This was my first experience with cognitive dissonance, although it would be many years before I would discover the meaning of that term.

Next: On Lost Magic

Tuesday, October 9, 2007

Deep Roots

All things must come to the soul from its roots, from where it is planted.
Saint Teresa of Avila

My family is deeply rooted in religious rebellion. Both of my grandmothers were Scots-Irish, descended from Protestants who were at odds with both the Catholics and the Anglicans. (See: Ulster-Scots ). My paternal grandfather was alleged to be a descendant of French Protestants. (See: Huguenot ) By the nineteenth century, these three families were all American Baptists. My maternal grandfather had a Welsh Protestant (Presbyterian) father and a German Protestant (Lutheran) mother.

Additionally, in the late nineteenth century, one of my Baptist great-great-grandfathers obtained a copy of a tract called "Food for Thinking Christians" that was written by C. T. Russell, considered the father of the present-day Jehovah's Witnesses. He accepted the doctrines of those who were then called Bible Students, as did his son and later his granddaughter (my grandmother). Possibly due to the influence of my great-grandmother, my grandmother attended a Baptist Church every Sunday while meeting with the Bible Students as her father and grandfather did during the week. She played the organ and sang in the Church. It was there that she met my grandfather. Now how a West Virginian who was a product of a Presbyterian-Lutheran marriage happened to be in a Baptist Church in Arkansas around the turn of the century was never told to us. I expect that would be quite a story in itself. But the tall West Virginian married the tiny Scots Irish Bible Student and he became a Bible Student himself.

Back in West Virginia, my other Scots Irish grandmother was being raised as a good Baptist. She was attending school, and her 8th grade teacher was a handsome fellow of French descent who was also a good Baptist (his grandfather built the local Baptist Church which is named for my father's family). On Christmas Day, 1905, he picked her up in a horse and buggy, ostensibly to take her to Church. Instead of attending regular services, the handsome school teacher married his beautiful 16-year-old pupil.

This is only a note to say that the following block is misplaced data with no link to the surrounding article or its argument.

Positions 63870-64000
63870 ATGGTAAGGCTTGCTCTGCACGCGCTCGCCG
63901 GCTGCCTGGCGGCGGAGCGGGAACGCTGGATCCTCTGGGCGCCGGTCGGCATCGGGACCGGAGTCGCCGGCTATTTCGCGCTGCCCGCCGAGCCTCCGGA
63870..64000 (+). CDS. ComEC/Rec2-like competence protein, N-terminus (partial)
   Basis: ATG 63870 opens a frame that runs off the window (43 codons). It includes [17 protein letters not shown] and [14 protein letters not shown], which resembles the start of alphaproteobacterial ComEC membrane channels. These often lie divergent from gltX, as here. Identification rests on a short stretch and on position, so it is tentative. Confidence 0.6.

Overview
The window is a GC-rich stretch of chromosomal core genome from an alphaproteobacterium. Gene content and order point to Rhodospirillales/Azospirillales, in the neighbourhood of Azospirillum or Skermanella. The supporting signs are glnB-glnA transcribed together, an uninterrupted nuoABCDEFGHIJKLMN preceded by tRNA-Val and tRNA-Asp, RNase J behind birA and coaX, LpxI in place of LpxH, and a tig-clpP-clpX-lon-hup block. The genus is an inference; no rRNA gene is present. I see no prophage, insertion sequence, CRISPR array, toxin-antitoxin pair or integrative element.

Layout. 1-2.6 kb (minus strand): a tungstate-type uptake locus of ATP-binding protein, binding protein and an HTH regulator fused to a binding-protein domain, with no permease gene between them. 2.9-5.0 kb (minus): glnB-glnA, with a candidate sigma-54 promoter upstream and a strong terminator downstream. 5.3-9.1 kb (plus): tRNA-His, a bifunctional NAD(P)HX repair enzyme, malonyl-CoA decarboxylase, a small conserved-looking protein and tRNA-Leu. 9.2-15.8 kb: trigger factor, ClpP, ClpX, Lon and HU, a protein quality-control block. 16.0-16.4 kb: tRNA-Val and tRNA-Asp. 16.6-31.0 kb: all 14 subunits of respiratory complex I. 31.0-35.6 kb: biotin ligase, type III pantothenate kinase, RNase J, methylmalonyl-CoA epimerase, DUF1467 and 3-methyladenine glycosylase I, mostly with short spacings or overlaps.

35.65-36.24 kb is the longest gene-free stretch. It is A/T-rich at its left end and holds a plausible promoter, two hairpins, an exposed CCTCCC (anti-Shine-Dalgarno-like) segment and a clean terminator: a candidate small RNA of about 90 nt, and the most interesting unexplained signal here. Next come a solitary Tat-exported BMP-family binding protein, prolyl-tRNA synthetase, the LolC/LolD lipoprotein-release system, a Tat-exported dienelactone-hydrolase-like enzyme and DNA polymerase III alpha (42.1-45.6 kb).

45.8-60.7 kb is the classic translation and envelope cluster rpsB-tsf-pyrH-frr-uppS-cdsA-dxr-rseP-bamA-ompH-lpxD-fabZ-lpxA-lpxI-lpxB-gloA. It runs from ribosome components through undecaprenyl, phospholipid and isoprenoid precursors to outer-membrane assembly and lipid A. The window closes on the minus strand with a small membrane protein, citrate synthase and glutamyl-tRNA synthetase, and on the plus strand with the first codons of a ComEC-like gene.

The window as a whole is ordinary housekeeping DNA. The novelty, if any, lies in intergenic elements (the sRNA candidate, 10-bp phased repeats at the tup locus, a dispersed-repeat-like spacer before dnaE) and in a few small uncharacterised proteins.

The first couple, who met and married in Arkansas, were my mother's parents. The second couple were my father's parents.

Fast forward to World War II, and my mother is a pioneer (a Jehovah's Witness missionary) in West Virginia. She is studying the Bible with a widow; three of the widow's four sons are serving in the War effort. Her fourth son, who already had a family at the start of the War, has married a Jehovah's Witness woman, and the widow wants to know what this religion is all about. Ultimately, the pioneer meets one of the widow's sons (home on leave from the Navy), who has also been discussing religion with his brother. These two marry, and become my parents.

So as you can see, religious rebellion has played a very prominent role in my personal history. I am descended from strong-willed, strong-principled, and hardworking folk who invested their lives in studying the Bible and endeavored to live by it. My parents were the same. They thoroughly believed their Jehovah's Witness faith was the one true religion. That is how they raised me.

Why would I ever doubt that I was born into the right religion? What could possibly persuade me to leave the "faith of my fathers"?

Next: In the Embrace of Family

Wednesday, October 3, 2007

Where to start?

It is no use walking anywhere to preach unless our walking is our preaching.
St. Francis of Assisi

It is said that every journey begins with just one step. So my journey to the one Holy Catholic Church must have had a beginning; I'm just not sure when it began.

It would be easy for me to say that the journey began the evening I attended my first Mass -- November 1, 2006. But it could not have -- part of the journey had to lead me to the Church door in the first place.

The truth is, I believe I have been "on my way" for my entire life. The little girl who lay in the grass and spoke to God was already on her way. The young woman who greeted her newborn children with wonder at the miracle of their existence was on her way. The almost-40 matriarch who sat by her father's bed as he lay suffering was travelling "the road". She just had not bothered to read the signs.

I hope to trace (or retrace) through these pages and these words the various "signs of grace" in my life that have lead me to this place -- this faith, this longing for baptism, this hunger for communion. If you are so inclined, come walk with me. We will look for the signs together.

Next Installment: Deep Roots